The following non-limiting examples set forth herein below illustrates certain aspects of the invention. All parts and percentages are by weight unless otherwise noted and all temperatures are in degrees Celsius. Stoichiometric values in HAp and Mg—HAp formulas are approximate.
Calcium hydroxide, magnesium hydroxide and solid diammonium hydrogen phosphate (analytical grade, Alfa Aesar, Ward Hill, Mass.) were used as reactants for the synthesis of Mg—HAp. First, a suspension containing a powder mixture of 22.170 g calcium hydroxide and 4.557 g magnesium hydroxide in 350 mL deionized water was prepared inside a 500 ml glass beaker. Subsequently, 29.410 g of diammonium hydrogen phosphate powder was slowly added to the same beaker at constant vigorous stirring using a magnetic stirrer for about 10 minutes. The (Ca+Mg)P molar ratio in the starting slurry was 1.67. The presence of water adsorbed on all reactants was measured by thermogravimetry to maintain the targeted stoichiometry. The pH of the slurry was about 10.3, measured using a glass electrode connected to a small pH-meter (ACCUMET™ Model 805 MP, Fisher Scientific, Pittsburgh, Pa.) and calibrated with respect to a buffer solution (pH=10.00, Fisher Scientific). The mechanochemical-hydrothermal synthesis was performed by placing the slurry into a laboratory scale mill (Model MIC-0, NARA Machinery Co., Tokyo, Japan) equipped with a zirconia liner and a zirconia ring grinding media. Grinding of the slurry was carried out in air, initially at a rotation speed of 1500 rpm for one hour and then at 800 rpm for four hours. Temperature during the grinding was measured using a thermocouple and determined to be 33° C. at 1500 rpm and 28° C. at 800 rpm.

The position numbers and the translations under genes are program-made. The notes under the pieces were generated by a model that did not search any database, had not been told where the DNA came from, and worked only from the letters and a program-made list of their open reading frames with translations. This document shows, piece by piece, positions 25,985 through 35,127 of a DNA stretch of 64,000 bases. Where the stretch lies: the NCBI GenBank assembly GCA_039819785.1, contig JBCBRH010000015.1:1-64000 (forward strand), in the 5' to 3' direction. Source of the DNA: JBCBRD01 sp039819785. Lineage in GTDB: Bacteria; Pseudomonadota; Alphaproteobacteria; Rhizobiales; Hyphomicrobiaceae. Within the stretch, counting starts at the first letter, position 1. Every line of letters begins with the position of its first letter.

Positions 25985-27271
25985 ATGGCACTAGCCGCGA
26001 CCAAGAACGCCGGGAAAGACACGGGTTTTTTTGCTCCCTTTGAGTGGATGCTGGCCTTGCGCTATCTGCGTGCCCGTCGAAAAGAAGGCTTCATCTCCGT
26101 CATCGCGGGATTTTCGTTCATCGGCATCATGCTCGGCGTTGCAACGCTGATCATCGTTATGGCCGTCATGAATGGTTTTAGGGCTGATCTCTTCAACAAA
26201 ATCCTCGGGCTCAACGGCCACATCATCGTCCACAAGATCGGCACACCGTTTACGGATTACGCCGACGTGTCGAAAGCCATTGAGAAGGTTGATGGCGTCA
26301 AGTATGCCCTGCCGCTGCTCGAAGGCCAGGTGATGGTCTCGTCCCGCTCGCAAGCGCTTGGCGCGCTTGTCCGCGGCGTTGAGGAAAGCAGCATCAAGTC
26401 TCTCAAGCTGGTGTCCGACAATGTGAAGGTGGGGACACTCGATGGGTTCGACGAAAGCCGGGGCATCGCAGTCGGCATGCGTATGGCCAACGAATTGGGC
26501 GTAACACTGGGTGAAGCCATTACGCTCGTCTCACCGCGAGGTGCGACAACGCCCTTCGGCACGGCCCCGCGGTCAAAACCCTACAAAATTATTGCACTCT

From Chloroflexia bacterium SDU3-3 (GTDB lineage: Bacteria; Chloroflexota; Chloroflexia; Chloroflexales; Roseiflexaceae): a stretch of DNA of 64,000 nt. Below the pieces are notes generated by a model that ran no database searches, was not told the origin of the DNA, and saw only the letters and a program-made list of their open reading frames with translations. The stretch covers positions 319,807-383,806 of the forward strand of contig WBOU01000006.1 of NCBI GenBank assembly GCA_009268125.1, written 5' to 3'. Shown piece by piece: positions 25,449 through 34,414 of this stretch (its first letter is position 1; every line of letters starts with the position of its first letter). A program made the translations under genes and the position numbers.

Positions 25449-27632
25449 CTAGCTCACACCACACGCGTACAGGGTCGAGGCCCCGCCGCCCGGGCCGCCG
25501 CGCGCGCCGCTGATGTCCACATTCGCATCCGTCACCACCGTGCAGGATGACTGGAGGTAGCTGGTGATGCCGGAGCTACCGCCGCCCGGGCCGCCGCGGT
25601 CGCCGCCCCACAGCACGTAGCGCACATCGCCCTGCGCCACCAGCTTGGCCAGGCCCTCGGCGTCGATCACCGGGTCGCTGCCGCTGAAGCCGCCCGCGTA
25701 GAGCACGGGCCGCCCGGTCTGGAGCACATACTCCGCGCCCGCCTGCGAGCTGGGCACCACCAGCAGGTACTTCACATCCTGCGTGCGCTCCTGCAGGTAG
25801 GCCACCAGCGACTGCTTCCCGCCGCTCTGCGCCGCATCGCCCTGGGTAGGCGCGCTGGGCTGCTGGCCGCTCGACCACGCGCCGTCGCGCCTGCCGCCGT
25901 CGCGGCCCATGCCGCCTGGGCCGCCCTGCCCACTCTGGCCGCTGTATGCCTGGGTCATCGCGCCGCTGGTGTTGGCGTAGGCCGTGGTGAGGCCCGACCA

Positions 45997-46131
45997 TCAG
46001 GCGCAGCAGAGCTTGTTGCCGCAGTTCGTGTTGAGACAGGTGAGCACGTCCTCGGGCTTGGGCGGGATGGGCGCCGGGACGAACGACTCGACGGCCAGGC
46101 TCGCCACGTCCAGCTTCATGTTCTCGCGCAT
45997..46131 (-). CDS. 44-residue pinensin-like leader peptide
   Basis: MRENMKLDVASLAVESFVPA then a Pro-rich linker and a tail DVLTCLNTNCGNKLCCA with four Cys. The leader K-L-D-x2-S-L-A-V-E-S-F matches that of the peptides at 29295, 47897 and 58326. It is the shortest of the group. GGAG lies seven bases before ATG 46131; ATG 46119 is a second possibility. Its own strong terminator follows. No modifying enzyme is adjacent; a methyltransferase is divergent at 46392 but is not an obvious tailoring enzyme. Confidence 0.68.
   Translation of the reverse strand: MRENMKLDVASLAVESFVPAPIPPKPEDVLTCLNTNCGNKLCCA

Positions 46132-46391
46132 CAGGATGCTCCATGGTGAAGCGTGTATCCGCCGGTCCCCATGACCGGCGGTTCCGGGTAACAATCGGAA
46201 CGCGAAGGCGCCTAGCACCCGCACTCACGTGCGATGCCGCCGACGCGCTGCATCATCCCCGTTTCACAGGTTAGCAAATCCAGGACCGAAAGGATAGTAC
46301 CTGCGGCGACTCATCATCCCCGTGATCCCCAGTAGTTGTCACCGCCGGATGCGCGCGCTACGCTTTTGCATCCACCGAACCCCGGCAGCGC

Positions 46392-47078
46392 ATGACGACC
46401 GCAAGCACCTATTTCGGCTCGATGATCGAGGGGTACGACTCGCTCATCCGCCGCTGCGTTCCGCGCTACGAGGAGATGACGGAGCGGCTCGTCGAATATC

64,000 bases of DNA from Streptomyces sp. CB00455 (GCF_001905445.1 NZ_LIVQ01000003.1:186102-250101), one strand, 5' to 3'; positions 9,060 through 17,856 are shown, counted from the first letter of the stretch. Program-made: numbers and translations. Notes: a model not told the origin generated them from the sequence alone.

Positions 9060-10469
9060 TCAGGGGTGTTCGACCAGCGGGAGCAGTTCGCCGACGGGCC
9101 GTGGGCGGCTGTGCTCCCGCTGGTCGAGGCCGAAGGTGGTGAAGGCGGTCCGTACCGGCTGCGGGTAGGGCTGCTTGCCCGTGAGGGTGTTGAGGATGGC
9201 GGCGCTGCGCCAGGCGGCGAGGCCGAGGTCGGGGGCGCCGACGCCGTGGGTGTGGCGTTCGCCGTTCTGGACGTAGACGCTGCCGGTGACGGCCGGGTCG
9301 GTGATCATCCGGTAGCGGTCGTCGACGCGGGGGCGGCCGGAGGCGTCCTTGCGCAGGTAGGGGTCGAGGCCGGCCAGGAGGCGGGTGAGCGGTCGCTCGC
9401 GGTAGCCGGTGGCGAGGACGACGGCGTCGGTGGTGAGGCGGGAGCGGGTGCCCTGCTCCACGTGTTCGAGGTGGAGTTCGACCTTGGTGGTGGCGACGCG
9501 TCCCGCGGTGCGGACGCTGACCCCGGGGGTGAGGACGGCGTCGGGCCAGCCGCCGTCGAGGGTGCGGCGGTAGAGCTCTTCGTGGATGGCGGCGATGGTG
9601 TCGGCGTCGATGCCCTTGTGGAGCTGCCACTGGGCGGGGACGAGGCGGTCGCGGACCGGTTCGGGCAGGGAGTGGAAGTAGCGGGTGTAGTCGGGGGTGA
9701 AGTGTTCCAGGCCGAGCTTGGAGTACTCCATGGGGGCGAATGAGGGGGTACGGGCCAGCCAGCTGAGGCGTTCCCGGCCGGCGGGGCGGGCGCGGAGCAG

Washing of the solid phase after the mechanochemical-hydrothermal synthesis was accomplished by four cycles of shaking the solid with distilled water in 250 mL HDPE bottles using a hand shaker machine Model M37615, Barnstead/Thermolyne, Dubuque, Iowa) followed by centrifuging at 4500 rpm for 30 minutes (Induction Drive Centrifuge, Model J2-21M, Beckman Instruments, Fullerton, Calif.). The washed solid phase was dried in an oven at 70° C. for 24 hours (ISOTEMP™ Oven, Model 230G Fisher Scientific) and ground into powder.
The synthesized Mg—HAp powder contained a fraction of unreacted magnesium hydroxide. Therefore, it was suspended in a 0.2 M ammonium citrate aqueous solution. The ammonium citrate solution was prepared in a 200 mL glass beaker by dissolving 3.843 g of solid citric acid (reagent grade, Aldrich, Milwaukee, Wis.) in 100 mL of distilled water and subsequently slowly adding ammonia solution (reagent grade, Fisher Scientific) to yield a pH between 8 and 10. 1.0 g of the Mg—HAp containing unreacted magnesium hydroxide was then suspended in the solution. The dissolution of the magnesium hydroxide was accomplished under a vigorous stirring using a magnetic stirrer for 12 hours, after which the prior distilled water washing, centrifuging and drying steps were repeated.
Phase pure crystalline Mg—HAp essentially free of unreacted magnesium hydroxide and having a magnesium content of approximately 10 wt % in which essentially all of the magnesium content was substituted for calcium ions in the hydroxyapatite lattice structure was confirmed by x-ray defraction, Fourier Transform Infra-Red spectroscopy, thermogravimetric analysis and chemical analysis.
Dynamic light scattering revealed the particle size distribution of the Mg—HAp to be between about 130 and about 2100 nm with a specific surface area of about 129 m2/g, indicating agglomeration. Scanning Electron Microscopy confirmed agglomerates of nanosized Mg—HAp crystals.